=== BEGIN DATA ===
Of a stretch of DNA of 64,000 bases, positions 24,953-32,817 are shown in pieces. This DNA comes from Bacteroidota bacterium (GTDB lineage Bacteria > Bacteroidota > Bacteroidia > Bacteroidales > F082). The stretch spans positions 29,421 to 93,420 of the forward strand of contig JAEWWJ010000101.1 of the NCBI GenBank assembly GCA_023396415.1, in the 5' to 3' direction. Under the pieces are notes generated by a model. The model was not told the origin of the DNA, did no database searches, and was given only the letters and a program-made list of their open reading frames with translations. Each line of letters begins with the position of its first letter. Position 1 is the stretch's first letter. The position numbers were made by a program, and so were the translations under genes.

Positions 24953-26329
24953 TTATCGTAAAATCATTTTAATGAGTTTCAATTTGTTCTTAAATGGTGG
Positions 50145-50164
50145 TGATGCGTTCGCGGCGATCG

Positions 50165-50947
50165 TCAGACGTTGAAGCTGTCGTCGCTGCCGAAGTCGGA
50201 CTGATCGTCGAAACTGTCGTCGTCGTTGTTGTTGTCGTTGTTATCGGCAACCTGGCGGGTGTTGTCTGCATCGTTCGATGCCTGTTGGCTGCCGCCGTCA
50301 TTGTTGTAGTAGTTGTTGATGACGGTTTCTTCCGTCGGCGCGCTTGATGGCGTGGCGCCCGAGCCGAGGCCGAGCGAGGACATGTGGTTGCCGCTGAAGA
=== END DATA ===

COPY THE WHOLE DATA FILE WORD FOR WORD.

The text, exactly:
Of a stretch of DNA of 64,000 bases, positions 24,953-32,817 are shown in pieces. This DNA comes from Bacteroidota bacterium (GTDB lineage Bacteria > Bacteroidota > Bacteroidia > Bacteroidales > F082). The stretch spans positions 29,421 to 93,420 of the forward strand of contig JAEWWJ010000101.1 of the NCBI GenBank assembly GCA_023396415.1, in the 5' to 3' direction. Under the pieces are notes generated by a model. The model was not told the origin of the DNA, did no database searches, and was given only the letters and a program-made list of their open reading frames with translations. Each line of letters begins with the position of its first letter. Position 1 is the stretch's first letter. The position numbers were made by a program, and so were the translations under genes.

Positions 24953-26329
24953 TTATCGTAAAATCATTTTAATGAGTTTCAATTTGTTCTTAAATGGTGG
Positions 50145-50164
50145 TGATGCGTTCGCGGCGATCG

Positions 50165-50947
50165 TCAGACGTTGAAGCTGTCGTCGCTGCCGAAGTCGGA
50201 CTGATCGTCGAAACTGTCGTCGTCGTTGTTGTTGTCGTTGTTATCGGCAACCTGGCGGGTGTTGTCTGCATCGTTCGATGCCTGTTGGCTGCCGCCGTCA
50301 TTGTTGTAGTAGTTGTTGATGACGGTTTCTTCCGTCGGCGCGCTTGATGGCGTGGCGCCCGAGCCGAGGCCGAGCGAGGACATGTGGTTGCCGCTGAAGA